Tuesday, September 21, 2010

Sharing the Struggle

Work has been particularly grueling lately. I mean, it always moves at a fast pace, which suits me just fine, but in the last few weeks I feel like I'm hanging from the back of a bumper, white knuckled, driving way too fast down the freeway. One minute I'm screaming from sheer excitement. The next, I'm trying to keep the bugs from choking me along the way. It's a multi-tasking world, I know. But it is simply exhausting.

This is why I almost didn't go to a conference today. I was overwhelmed with the work in front of me. Although I really wanted to hear the lunch speaker, who I heard had a great story, it was my friend, Dulce, the conference organizer, that sealed the deal. I made a promise to be her helper during lunch. Did I mention that Dulce is a kind, giving soul, who radiates light and love? It's hard to let someone like that down no matter what kind of stress you're under.

Gracia Burnham, the speaker, had quite the story to tell. She and her pilot husband were Kansas-natives, who had been missionaries in the Philippines, when they were captured in 2001 by an Islamic group. For over a year, a whole year, Gracia and her husband were hostages and forced to witness unspeakable horrors in the jungle. Before being rescued, she was shot in the leg and her husband in the chest during a gun battle. He died in the jungle exactly one year and 11 days from when they were first taken. Gracia returned to her three children in Kansas.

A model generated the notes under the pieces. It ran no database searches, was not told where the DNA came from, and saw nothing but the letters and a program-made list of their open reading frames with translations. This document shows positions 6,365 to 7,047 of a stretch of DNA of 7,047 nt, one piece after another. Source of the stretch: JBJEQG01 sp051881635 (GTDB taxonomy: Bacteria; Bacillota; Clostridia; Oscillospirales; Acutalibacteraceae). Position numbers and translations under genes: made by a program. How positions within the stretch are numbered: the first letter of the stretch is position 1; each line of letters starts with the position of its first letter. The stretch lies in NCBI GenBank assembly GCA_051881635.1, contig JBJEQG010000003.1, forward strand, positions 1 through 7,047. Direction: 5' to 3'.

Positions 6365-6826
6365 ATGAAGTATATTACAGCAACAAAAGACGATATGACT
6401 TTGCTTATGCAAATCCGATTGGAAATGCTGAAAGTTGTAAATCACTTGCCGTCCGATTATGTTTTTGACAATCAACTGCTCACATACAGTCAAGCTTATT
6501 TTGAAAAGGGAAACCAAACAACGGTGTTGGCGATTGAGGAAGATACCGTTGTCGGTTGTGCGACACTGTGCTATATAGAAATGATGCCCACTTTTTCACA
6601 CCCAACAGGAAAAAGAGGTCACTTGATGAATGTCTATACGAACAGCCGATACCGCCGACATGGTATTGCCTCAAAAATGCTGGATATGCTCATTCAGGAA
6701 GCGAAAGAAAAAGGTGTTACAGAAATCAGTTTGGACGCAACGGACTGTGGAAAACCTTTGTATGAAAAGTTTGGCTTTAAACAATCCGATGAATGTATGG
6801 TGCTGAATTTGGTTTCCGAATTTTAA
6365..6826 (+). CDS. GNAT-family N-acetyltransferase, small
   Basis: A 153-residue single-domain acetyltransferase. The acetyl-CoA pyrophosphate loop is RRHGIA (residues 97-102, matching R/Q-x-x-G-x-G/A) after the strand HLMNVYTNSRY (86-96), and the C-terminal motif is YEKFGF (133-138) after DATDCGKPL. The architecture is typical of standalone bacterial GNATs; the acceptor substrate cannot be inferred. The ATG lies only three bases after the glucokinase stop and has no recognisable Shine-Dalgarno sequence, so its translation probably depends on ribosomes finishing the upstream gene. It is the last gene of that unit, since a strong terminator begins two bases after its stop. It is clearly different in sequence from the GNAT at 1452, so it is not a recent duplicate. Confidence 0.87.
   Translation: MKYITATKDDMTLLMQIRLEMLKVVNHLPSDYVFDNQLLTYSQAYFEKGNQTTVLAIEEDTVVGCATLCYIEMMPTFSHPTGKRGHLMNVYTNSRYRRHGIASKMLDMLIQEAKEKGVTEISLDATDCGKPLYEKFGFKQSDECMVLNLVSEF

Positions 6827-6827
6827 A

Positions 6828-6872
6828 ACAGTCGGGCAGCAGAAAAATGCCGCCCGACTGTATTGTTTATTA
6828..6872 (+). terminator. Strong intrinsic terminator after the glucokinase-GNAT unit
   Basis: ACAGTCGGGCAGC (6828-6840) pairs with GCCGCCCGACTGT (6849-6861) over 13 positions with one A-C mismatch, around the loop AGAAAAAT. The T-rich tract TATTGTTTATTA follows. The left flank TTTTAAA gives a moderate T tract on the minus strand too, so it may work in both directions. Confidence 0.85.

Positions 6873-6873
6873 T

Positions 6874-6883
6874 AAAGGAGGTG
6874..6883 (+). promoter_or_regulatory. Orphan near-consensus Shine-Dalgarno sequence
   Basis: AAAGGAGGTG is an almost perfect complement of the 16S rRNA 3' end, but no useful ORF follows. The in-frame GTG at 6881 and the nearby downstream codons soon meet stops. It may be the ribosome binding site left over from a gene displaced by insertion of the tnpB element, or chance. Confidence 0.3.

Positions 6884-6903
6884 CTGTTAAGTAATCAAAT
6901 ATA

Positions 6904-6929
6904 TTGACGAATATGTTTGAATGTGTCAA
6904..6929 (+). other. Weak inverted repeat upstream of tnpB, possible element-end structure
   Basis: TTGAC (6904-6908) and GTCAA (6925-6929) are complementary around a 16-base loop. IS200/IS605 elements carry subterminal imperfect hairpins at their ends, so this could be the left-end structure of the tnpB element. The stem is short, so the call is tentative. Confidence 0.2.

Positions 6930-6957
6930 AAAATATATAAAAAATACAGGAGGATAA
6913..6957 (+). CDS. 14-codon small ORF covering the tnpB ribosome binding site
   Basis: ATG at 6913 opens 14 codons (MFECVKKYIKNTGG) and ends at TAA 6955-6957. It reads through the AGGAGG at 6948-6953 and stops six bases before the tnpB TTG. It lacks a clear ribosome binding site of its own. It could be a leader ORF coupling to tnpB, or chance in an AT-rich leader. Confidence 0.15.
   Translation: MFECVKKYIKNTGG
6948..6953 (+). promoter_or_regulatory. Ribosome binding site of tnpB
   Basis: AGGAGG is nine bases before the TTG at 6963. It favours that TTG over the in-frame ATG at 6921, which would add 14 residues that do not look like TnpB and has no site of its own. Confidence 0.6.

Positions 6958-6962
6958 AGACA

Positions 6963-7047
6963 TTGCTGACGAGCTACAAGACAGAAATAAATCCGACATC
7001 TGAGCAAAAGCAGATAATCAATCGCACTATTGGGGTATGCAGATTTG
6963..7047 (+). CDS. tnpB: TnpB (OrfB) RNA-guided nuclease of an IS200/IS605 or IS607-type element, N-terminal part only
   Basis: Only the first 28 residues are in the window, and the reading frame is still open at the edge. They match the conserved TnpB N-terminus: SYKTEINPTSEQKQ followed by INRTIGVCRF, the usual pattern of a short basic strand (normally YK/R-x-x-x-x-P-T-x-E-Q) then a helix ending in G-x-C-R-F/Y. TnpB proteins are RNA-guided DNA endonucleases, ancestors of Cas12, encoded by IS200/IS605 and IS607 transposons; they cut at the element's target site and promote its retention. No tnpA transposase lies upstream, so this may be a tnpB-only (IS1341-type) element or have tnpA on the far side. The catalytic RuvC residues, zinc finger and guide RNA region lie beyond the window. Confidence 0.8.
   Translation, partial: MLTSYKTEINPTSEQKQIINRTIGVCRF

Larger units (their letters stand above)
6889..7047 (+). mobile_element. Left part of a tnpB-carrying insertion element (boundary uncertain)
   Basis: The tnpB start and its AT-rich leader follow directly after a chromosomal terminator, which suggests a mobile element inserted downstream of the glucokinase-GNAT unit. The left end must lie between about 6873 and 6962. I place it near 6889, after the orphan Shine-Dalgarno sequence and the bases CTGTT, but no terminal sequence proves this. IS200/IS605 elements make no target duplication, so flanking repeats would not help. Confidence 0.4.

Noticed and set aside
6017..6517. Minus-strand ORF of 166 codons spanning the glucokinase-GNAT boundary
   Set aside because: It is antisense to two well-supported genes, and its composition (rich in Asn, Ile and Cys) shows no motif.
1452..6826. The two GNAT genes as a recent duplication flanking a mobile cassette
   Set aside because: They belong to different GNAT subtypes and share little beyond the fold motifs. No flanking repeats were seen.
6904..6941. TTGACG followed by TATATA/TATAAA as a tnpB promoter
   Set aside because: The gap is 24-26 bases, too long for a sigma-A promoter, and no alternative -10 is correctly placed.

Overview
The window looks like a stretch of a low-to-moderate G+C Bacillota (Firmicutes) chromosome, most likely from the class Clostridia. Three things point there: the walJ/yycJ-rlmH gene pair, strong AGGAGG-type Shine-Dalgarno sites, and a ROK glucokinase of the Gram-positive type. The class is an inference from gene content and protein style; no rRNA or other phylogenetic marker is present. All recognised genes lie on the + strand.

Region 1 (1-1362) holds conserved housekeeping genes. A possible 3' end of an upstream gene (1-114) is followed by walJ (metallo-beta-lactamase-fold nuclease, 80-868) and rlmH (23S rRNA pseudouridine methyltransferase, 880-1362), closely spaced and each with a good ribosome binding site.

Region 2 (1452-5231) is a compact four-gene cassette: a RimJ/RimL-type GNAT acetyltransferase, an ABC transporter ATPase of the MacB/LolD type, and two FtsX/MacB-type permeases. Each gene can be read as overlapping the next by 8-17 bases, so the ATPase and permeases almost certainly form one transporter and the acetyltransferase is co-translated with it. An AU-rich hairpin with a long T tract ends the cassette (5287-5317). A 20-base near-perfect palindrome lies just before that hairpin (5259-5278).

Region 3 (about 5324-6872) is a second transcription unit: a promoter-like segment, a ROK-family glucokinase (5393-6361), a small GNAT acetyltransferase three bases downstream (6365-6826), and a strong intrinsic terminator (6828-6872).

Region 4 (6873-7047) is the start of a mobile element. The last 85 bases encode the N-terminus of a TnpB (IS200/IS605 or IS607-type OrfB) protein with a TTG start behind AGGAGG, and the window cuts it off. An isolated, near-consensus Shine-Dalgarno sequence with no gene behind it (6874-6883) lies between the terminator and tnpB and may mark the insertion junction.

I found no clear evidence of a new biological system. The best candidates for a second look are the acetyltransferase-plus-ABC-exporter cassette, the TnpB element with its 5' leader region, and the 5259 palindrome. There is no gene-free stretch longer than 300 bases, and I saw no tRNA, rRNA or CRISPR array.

She talked about all the prayers from back home that lifted them up in that year in the jungle. She talked about her captives, many young boys, and where they are today (a few even write her from prison). And Gracia spoke with great wisdom on forgiveness and God's power, but the tears came down in earnest for me when she reflected on why God chooses one path for one person and then quite another for the next.

"The strong one [Martin] died and the weak one [me] got to come home and tell the story, to carry on the mission," she said. Really hard to understand.

I don't understand much about life, but I know I was supposed to be in that room today. I needed to hear her story, her life-changing message. When I was given the job to pass out her book at the book-signing table, so she could stand up and hug people and write a message of hope on the inside page, I felt something shift inside me. It got filled suddenly with something better, though most days, the Lord knows, I feel so unworthy.

"God bless you, Heather," she writes on my page. No words come out, so I just hug her tight. It's not enough, I know, but I make a mental promise to pay it forward. Life is too short and precious to do otherwise.

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